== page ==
Freaky Tiki Surf-ari: Maritime Mysteries

Kava Kon
Official Site
Maritime Mysteries, self-release 2016


It’s been a long time since we last heard from Kava Kon. Although the proposed EP Virgin Lava has yet to materialize, I can’t complain since we got a full album instead. That’s right, Maritime Mysteries is the band’s third album and the wait was completely worth it!

Right off the bat, “Maritime Melodies” makes it clear this is going to be a very different Kava Kon album. We start off with bird calls, which lead into vocals and music which screams “vintage psychedelic rock” (right down to the distorted guitars). It’s not what you would expect, but is still enjoyable. I especially liked the whistling outro. “Lili in the Land of giants” has a more classic exotica feel to it. To be specific, it sounds like the opening theme to an old Hollywood movie set in the South Pacific from the 60’s. There’s our old friends the piano and chimes, along with some great guitar and string work. Just as first track showcased the differences of new album, this track reassures fans of first two albums that they haven’t been forgotten. Mellow reverbing guitars and exotic percussion define “The Boat Man.” I love the chanting and lighter touches which are woven into this. The relaxing drums can easily lull you into sleep if you’re not careful. “Escape from Bermuda” opens with slightly spooky tones which leads to elegant piano work, but there’s other intriguing touches as well. It’s fairly dark and has quiet the interesting closing. In “The eel charmer,” maracas and wordless vocals meld with bouncy, vaguely Indian music. Are those snippets of vibes I detect? I’m too busy marveling over the guitar and groaning, droning finish to be sure.

Soft guitar work and percussion start off “Pink Morning Blues,” but are soon joined by other musical touches, including people singing! According to Kava Kon, the lengthy “Zodiac Trance” is “hypnotic & psychedelic neo-exotica inspired by classical indian drone music.” I can’t describe it better than they did. It also explains several elements from the previous tracks. “Piper of the Tongan Harvest” is a personal favorite of mine. There’s a slow organ buildup, chain-like clanking and female vocals which take the listener to faraway lands. “Dark Side of the Canoe” is, just as the name implies, inspired by Pink Floyd. It also features some flute and saxophone work by M. Lawrence Abrams. This particular track is much more upbeat and lighter than past tracks. It’s perfect soundtrack to a lazy island day. “King of the Ocean” opens with a sample reading of Sylvia Plath’s “November Graveyard” and other such samples occasionally pop up throughout track. Drums, bird calls, guitars and so much more combine with female vocals for a most interesting experience. It makes for a unique close to a unique album.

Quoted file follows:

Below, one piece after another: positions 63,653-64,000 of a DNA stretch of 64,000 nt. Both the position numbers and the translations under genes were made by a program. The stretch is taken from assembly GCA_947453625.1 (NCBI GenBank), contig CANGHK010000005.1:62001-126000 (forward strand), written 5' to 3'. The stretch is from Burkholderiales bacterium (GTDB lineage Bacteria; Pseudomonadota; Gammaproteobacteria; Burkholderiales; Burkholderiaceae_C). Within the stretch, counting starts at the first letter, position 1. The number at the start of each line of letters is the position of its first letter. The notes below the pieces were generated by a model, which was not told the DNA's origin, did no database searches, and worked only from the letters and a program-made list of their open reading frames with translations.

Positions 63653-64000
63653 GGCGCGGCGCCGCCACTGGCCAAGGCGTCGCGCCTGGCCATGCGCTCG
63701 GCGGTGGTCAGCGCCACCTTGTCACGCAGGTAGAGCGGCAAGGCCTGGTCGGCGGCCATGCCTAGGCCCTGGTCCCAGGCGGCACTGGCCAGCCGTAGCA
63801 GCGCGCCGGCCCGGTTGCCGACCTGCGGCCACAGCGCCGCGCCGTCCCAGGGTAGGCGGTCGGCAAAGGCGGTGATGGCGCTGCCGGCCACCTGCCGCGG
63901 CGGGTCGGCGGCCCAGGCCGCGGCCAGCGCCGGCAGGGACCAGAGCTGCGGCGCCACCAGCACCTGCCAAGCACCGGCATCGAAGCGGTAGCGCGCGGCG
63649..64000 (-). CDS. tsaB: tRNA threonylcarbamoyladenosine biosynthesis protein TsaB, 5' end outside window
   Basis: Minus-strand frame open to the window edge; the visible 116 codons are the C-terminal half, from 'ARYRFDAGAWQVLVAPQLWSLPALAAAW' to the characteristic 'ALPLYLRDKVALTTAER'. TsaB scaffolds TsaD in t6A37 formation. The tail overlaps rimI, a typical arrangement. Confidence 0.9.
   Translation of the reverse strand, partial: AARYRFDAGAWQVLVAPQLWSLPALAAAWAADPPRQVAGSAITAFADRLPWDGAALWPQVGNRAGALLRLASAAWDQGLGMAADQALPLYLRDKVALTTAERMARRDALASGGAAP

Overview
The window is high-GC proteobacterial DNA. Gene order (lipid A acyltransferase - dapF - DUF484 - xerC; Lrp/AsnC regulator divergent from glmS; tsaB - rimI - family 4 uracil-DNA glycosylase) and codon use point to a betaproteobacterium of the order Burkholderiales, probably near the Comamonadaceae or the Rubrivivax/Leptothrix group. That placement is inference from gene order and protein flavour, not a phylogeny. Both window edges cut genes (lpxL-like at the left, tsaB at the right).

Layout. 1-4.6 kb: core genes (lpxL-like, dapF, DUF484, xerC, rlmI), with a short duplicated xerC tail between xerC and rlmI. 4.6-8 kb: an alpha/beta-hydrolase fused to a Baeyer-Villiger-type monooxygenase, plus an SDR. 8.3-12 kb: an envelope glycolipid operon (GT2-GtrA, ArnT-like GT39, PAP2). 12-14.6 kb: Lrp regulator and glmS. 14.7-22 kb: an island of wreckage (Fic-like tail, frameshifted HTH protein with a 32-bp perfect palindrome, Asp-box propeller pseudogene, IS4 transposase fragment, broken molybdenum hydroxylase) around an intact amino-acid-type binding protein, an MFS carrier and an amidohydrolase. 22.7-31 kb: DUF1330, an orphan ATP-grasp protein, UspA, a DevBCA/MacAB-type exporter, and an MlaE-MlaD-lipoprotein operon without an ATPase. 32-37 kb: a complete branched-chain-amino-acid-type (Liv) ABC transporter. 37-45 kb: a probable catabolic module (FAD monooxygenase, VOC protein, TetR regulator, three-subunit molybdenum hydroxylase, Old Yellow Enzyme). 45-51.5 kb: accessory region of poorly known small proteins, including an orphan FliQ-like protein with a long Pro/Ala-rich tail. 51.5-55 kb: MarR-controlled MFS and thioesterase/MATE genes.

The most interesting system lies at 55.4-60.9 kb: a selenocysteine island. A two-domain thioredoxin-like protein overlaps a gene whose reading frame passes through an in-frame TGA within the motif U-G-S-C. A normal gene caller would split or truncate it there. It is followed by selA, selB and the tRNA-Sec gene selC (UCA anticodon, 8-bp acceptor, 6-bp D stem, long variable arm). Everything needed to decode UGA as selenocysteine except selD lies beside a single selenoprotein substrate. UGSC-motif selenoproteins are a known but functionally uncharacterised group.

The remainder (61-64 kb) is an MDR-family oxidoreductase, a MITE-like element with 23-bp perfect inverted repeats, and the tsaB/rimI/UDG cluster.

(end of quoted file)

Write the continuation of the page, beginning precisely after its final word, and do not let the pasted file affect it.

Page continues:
Kava Kon has done it again and Maritime Mysteries is proof how doing something differently isn’t necessarily a bad thing. When I first listened to this, I feared their fans would be divided similar to what seems to happen ever other time Daft Punk releases a new album. Thankfully everyone seems to love it! But the good news doesn’t end there. Over on their official Facebook page, the group has discussed releasing unused material from past albums as part of future releases. Although the album is only available on Bandcamp as of this writing, there has been talk of physical media releases (including vinyl) and having it appear elsewhere online. It sure sounds like the best is yet to come!

Special thanks to Kava Kon for the review copy!

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